Off the Beaten Path: Photographing the Bisti Badlands in New Mexico

The Bisti Badlands may be the strangest landscape we have ever seen. Seeing photos on the internet does not do it justice. It’s remote. It’s extreme. It’s weird. It’s difficult. But, it’s worth the effort and we will definitely be back for more. Here’s what you might see.

The Alamo Wash (big wash)

If you don’t want to dry camp, then stay in Farmington, NM which is about an hour away from the parking area. There are two entrances into the Bisti Badlands. I would suggest the South entrance at the Alamo wash (main wash or big wash) which has a toilet, large parking lot, and room to camp overnight, if you want to. The Alamo Wash runs pretty much east/west and is very wide. It is the way in and the way out. All of the little washes run into it, so if you get lost go down hill towards this wash and you can make it out. It’s easy to get lost because the little washes and hills blend together. Oh, and there are two barb wire fences that mark the south and east boundaries of the Badlands. If you get on the wrong side of the fences, you will be stuck…more on that later. Carry a GPS if you have one and we also found the All Trails App useful.

We spent two evenings here and one morning. It can be both very cold and very hot and very windy, so be ready for any weather condition. Also have a flash light or head lamp if you stay out too late after sunset.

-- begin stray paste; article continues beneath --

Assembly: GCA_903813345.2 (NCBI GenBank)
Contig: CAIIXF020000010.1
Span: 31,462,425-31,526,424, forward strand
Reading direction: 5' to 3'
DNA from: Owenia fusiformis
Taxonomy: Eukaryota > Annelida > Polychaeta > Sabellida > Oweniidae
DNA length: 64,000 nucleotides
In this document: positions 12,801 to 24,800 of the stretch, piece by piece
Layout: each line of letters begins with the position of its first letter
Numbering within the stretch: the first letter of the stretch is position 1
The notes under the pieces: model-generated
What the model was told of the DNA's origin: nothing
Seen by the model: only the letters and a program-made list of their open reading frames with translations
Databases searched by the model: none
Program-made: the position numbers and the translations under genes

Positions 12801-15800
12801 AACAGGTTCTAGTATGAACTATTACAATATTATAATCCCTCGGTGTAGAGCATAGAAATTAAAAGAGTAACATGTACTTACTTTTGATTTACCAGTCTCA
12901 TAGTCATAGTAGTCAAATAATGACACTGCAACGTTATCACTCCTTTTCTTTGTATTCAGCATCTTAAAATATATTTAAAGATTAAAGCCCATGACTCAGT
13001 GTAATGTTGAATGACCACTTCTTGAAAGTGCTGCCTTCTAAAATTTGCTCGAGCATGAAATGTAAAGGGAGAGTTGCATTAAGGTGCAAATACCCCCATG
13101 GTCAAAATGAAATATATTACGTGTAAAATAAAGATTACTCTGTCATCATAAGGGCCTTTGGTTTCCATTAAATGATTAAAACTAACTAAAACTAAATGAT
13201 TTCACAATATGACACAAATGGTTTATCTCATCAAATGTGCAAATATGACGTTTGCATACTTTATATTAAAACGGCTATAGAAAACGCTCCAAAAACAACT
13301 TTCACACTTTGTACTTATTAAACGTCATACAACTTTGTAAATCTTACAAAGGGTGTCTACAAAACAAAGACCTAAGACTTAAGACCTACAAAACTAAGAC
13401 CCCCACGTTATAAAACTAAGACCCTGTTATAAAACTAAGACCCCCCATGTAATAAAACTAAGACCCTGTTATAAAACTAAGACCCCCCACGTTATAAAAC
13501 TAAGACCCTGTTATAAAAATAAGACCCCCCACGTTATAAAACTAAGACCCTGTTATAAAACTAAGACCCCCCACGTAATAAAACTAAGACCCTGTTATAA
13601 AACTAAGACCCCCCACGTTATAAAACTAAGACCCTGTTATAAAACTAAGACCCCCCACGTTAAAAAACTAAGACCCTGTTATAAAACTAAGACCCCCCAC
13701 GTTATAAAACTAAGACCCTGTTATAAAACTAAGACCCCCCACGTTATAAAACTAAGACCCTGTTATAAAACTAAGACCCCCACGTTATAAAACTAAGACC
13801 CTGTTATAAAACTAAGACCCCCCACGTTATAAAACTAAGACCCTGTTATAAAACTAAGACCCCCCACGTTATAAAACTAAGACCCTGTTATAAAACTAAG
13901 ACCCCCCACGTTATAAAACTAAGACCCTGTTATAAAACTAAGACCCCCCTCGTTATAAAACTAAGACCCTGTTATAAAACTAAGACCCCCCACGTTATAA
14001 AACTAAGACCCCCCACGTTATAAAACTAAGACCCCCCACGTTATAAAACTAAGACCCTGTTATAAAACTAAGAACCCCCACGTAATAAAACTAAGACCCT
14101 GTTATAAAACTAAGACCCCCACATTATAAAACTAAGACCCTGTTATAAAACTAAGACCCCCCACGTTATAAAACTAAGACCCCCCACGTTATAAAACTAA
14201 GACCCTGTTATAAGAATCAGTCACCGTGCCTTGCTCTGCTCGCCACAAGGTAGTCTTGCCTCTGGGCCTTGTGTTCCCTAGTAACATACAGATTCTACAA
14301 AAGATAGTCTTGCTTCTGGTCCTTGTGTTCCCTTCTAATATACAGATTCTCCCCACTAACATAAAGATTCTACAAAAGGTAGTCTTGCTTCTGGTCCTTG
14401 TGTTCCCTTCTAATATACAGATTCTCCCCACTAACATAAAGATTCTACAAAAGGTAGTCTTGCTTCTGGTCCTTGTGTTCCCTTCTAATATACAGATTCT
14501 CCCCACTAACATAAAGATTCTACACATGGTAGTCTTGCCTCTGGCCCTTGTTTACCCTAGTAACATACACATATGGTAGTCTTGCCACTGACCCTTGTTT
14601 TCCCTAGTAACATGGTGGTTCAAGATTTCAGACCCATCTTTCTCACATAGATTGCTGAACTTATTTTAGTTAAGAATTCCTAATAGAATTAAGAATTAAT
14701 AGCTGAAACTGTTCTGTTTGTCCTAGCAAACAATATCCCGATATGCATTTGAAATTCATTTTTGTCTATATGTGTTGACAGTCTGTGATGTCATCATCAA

You will have to WALK. When you start in the wash, you can not see anything interesting and it all looks like ugly mud mounds. About two miles into the wash on the right side you will find the Egg Hatchery (also know as the Egg Factory and the Alien Egg Hatchery) and Hoodoo City.

For all of these locations, low light from just after sunrise and just before sunset worked best. As soon as the sun went down, all the contrast and shadows disappeared and everything looked flat and boring. Same in the morning, until there is some direct light, the shapes of the hoodoos don’t do much for me. As the sun came up and over head we switched to our infrared cameras.

On the right side of the main wash is the Rock Garden, which Mary re-named the Fairy Garden and farther afield is the Petite Boulder Garden (another Mary name).

Finally, as you continue to make your way more North you will hit the Vanilla and Beige Hoodoos and the highlight of the trip – the Manta Ray and the Stone Wings.

And here is where I got into trouble. I used my GPS to bushwhack directly back to the parking lot from the Stone Wings. We went up and down hills, through small and big washes, but I knew we were heading in the right direction. Then we hit the first barb wire fence. I encouraged Mary to leap over it, only to find a big hole in the fence about ten feet away. We were obviously not the first people to get stuck behind the fence. About ten minutes later we hit the second barb wire fence and found another hole to crawl through. Though we got away with this tactic, I would recommend using the big wash and not bushwhacking.

We used color and infrared (converted to monochrome) cameras and wide angle zoom lenses for most of the shooting. We did hike with our tripods and as our friend Jack Graham says, “buy the heaviest tripod you are willing to carry.” I think up and back to all of the principle areas covers about 6 miles of walking, so bring plenty of water and a snack.

This blog post from Jeff Stammer is enormously helpful for planning and executing your trip to Bisti.

To see more of and buy our photographs, please go to

You can check out more of our photos on Flickr.

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